Decorin-binding protein B, or DbpB, binds to decorin, which may mediate the adherence of B.burgdorferi to collagen fibers in skin and other tissues. Spirochetal surface adhesions mediate attachment to decorin, a major component of the host extracellular matrix enabling bacteria to colonize in mammalian tissues. The spirochete migrates from the tick midgut during feeding to its salivary glands and are thus transmitted to the mammal host. This transition may be facilitated by changes in expression of some B. burgdorferi genes. It is believed that expression of the various proteins associated with the spirochete may be regulated by the changes in tick life cycle, changes in conditions during tick feeding (such as temperature, pH, and nutrients) and/or in coordination with the course of infection of the mammal host. Borrelia burgdorferi can colonize multiple tissues, and is capable of attachment to diverse cell types. The expression of decorin-binding protein (Dbp) A and/or DbpB, two B. burgdorferi surface proteins that bind GAGs, is sufficient to convert a high-passage nonadherent B. burgdorferi strain into one that efficiently binds 293 epithelial cells.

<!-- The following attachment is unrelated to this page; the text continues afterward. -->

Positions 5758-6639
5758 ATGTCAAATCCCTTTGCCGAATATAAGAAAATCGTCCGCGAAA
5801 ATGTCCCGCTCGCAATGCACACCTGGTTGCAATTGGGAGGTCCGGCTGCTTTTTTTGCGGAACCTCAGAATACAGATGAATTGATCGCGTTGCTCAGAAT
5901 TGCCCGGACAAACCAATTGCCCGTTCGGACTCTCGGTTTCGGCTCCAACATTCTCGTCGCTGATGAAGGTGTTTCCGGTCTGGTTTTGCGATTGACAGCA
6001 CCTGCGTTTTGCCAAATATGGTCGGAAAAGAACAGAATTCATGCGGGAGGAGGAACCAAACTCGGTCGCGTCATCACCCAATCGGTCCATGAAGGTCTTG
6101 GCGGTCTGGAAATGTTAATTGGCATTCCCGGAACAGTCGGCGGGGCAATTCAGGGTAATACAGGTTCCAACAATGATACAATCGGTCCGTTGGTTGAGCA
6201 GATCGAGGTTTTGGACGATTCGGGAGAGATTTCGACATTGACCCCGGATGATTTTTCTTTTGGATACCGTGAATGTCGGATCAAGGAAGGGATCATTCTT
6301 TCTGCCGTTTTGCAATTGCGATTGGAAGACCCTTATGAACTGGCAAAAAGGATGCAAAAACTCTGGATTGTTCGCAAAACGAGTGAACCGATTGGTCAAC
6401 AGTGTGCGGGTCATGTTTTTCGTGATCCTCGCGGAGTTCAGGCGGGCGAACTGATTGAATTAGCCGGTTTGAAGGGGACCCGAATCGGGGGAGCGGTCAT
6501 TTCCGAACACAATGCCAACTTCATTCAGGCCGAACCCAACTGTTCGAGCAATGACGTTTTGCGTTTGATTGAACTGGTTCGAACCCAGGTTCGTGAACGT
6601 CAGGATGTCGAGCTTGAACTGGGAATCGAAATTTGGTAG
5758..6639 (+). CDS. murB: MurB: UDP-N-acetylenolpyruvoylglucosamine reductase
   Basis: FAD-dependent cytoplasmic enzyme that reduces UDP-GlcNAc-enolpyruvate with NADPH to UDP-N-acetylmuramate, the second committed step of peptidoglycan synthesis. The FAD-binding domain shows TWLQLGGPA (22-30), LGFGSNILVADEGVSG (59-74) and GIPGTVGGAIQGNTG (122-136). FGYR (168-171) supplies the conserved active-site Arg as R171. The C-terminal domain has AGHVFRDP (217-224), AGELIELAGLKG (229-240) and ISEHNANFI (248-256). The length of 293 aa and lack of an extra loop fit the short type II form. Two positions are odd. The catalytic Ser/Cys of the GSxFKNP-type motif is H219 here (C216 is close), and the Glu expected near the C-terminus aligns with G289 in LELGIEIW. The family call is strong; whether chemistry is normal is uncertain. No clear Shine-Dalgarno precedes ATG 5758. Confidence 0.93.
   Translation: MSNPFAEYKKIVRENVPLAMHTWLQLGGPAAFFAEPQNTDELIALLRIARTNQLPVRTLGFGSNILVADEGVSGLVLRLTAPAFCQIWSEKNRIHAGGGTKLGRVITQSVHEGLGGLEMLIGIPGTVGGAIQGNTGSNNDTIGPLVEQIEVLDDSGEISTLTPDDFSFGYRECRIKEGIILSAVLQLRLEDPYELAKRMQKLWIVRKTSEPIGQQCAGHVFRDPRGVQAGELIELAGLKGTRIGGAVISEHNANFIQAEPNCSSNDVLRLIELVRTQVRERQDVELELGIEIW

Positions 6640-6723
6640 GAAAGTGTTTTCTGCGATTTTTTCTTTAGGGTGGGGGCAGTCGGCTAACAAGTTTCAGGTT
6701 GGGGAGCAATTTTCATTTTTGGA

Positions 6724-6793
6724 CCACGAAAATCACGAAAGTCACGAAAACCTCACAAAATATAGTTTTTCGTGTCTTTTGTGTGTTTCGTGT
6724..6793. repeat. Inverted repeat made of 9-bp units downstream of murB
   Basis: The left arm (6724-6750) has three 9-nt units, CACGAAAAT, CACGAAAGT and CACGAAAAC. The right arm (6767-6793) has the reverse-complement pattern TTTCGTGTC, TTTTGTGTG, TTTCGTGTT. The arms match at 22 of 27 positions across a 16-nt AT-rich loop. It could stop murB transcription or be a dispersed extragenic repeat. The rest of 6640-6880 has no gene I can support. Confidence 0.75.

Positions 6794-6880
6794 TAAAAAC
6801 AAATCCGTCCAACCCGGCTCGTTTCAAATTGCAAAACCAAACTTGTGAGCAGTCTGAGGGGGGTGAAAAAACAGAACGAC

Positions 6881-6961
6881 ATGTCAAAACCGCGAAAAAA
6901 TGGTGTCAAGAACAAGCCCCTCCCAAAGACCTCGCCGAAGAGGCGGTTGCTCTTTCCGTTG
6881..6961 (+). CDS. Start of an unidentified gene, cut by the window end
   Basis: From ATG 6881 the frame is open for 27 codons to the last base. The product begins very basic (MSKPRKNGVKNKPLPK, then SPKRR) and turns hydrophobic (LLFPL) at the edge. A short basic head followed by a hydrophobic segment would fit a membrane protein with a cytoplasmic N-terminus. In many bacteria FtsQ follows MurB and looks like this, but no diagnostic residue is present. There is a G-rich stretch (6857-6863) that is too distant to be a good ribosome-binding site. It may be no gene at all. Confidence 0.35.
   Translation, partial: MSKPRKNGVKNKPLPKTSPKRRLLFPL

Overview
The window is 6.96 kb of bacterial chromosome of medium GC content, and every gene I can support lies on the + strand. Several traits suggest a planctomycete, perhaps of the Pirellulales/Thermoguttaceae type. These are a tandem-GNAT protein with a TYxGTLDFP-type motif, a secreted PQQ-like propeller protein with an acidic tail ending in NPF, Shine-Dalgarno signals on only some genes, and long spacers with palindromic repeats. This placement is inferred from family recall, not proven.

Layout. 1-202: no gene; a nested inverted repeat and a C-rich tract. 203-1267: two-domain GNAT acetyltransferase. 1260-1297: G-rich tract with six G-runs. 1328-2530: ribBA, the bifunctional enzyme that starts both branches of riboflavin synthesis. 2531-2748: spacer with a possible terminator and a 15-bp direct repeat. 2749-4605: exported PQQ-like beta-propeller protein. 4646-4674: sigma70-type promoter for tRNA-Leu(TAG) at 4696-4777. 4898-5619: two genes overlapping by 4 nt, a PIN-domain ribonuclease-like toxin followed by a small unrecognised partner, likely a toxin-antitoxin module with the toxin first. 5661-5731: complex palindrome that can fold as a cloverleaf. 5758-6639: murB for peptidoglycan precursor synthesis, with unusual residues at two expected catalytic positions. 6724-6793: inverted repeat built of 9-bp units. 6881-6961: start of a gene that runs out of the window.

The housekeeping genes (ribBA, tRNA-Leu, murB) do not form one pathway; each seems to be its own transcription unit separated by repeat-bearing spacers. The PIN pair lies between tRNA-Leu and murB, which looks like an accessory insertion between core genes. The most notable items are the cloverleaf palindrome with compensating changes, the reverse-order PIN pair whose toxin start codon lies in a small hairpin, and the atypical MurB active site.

MBP-fusion protein corresponding to Borrelia burgdorferi Dbp-B protein.